Lol: Yeah, I just saw a clip of Jim Carrey who is apparently is a really good painter and he just recently discovered he had painting as a talent because he was looking for something else to do. I sent the clip to my son who said, "life choses what you're supposed to do, you don't get to chose it yourself." You can try to do something safer but in the end life tells you what your vocation should be. I agree with that. A part of that is what we had with The Cure because we loves music so much it was impossible that we wouldn't do something with it. Also we had to do something together because Robert and I were friends... if we had wanted to be furniture builders that might've happened as well. But growing up then is not entirely different than the time now, which is a lot of uncertainty about life, and their were two ways out as far as we could see. One was to become a very good footballer and the other way was to form a band. Nine of us were good at football... well, Robert might've made a good football player but that all changed with sex and drugs and rock and roll. We decided the band was to the best way out.
Me: Do you think your suburb of Horley was unique, Lol?
Lol: No, when I went around with the book meeting fans I found out that kind of environment we grew up in exists everywhere. It exits in California, it exists in Cairo, it exists in Paris... it's everywhere. So, that's where people associated and connected with us, they understand the small town suburban angst. Luckily that was the thing we were able to communicate to people. That enabled people to understand us when they didn't really know exactly where we were from.
Me: Okay, so, I love the book, Lol, what made you write it after all this time?
Lol: The real aim with the book I tell people all the time is I wanted to explain my life to myself and I wanted to explain to people how it all started and why it all started, because a lot of people just see us as these guys who played on stage and they don't know who we are as people. I think for me especially, I don't think for Robert is gonna go and write a book about himself. I asked him once if he was ever gonna do a book and he said, "I don't know about book, but maybe a 16 page comic." He was being humorous but he was also being realistic because he was kinda like David Bowie... David Bowie never wrote a book about himself either. I understand why, because on one hand you want people to understand you, but you also want people to understand you in the way you want to be understood. For me I'm quite happy to have an honest conversation with people about who I am. So, I think I was the only person in the whole Cure camp that had ever written a book about that time and about how everything as because number one I was there, and number two I remember most of it, and its always something I felt I wanted to do anyway. I wanted to write, and I had to write this.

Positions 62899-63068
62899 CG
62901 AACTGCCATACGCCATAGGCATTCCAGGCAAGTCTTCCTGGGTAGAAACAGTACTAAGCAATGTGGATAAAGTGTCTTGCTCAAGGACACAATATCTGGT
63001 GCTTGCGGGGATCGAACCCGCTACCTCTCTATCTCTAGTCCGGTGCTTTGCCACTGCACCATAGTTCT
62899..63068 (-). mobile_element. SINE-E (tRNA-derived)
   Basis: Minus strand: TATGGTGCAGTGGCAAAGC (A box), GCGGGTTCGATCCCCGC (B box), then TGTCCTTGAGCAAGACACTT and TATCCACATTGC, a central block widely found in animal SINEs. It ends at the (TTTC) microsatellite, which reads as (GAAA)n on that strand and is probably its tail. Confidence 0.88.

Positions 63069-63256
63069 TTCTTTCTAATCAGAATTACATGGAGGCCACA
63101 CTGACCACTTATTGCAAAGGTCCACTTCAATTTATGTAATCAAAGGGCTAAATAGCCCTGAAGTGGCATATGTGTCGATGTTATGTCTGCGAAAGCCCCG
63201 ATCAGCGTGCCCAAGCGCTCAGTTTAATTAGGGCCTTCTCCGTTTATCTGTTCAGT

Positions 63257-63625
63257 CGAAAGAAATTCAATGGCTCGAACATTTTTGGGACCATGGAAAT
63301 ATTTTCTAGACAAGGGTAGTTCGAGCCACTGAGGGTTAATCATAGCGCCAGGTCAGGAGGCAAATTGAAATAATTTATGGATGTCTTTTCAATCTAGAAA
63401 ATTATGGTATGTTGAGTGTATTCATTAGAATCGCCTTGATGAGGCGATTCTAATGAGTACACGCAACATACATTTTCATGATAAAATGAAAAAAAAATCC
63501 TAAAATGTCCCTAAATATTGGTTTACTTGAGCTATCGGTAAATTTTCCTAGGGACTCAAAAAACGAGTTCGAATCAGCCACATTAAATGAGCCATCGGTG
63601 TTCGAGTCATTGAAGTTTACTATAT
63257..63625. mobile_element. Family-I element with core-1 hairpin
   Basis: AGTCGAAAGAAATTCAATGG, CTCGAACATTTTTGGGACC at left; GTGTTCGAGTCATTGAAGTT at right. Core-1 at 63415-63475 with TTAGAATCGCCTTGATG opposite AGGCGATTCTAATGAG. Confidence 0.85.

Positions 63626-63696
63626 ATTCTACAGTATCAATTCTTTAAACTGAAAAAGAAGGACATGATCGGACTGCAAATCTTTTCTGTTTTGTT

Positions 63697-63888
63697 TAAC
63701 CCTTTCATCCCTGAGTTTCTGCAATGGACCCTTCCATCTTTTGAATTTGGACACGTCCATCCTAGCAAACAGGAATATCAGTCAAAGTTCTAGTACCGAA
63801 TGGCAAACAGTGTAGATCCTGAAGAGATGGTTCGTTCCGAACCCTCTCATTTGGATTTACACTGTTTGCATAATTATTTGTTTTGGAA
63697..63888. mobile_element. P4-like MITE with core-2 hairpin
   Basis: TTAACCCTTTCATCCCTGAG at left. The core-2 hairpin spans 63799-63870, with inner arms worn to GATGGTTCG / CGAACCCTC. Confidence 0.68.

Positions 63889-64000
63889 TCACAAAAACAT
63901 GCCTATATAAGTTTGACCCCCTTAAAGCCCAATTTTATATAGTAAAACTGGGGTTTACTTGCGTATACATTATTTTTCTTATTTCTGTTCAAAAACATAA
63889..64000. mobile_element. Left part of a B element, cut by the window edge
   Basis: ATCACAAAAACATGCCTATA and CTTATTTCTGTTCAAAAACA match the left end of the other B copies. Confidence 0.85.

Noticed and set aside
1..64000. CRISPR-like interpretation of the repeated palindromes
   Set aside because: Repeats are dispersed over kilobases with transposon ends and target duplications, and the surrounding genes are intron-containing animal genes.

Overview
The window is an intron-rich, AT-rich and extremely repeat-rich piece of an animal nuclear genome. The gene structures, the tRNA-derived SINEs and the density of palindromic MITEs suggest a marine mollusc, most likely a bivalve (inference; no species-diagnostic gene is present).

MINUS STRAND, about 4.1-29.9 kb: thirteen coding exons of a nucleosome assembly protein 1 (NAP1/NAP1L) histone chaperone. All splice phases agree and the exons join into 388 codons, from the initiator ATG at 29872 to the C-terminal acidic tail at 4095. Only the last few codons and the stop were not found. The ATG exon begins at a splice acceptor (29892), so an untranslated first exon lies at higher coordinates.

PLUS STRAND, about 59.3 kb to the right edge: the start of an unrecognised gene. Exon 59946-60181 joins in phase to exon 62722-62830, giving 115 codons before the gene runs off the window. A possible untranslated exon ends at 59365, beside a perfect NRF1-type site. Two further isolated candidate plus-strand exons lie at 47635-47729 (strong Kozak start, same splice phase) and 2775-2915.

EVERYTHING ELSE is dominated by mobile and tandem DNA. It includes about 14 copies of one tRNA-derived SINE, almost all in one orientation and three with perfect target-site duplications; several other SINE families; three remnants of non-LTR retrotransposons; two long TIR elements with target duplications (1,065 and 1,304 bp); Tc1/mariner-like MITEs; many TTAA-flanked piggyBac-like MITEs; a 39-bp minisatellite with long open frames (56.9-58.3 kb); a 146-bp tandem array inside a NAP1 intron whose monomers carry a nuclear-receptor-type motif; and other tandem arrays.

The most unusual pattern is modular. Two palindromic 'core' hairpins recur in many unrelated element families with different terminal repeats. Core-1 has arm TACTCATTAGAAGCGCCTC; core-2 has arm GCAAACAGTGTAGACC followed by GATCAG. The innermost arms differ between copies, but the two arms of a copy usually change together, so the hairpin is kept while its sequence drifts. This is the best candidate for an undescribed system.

Me: So, what does Robert Smith think about the book, Lol? Did he read it?
Lol: I'm not sure, but I said to him four or five years ago I had this epiphany about it one day in 2013, I had to do this, I have to write the story. I said to him don't worry about it, I know where all the bodies are buried, its gonna be fine. That's not what I want to write about, I want to write about to explain to people how it all happened and why.
Me: Did anybody else from The Cure read or know you were writing the book, Lol?
Lol: Simon Gallup knew I was writing the book and said, "If I had one regret, it's we weren't kind together when we were younger. We grew up in a very strange way, and a very strange place, it's kind of inevitable it turned out the way it did with the things that went on. So I guess we have to kind of forgive ourselves," which is what I think.
Me: The Cure was a very serious band I think, am I right? Were you guys all serious and dark?
Lol: When people met us backstage they were always surprised that it wasn't this Batcave with people crying at each other, and lots of velvet curtains everywhere. I think they were surprised that we were quite humorous with each other and stuff. I think they expected us to be a different way, but for me what it boils down to what we did we took seriously. If you take yourself too seriously you are in a danger of disappearing up your own behind. Even now Robert s committed to it on a daily basis, probably to the point of obsession about a lot of things.
Me: In the book you mentioned you guys were "on a mission." What was that mission? You didn't say.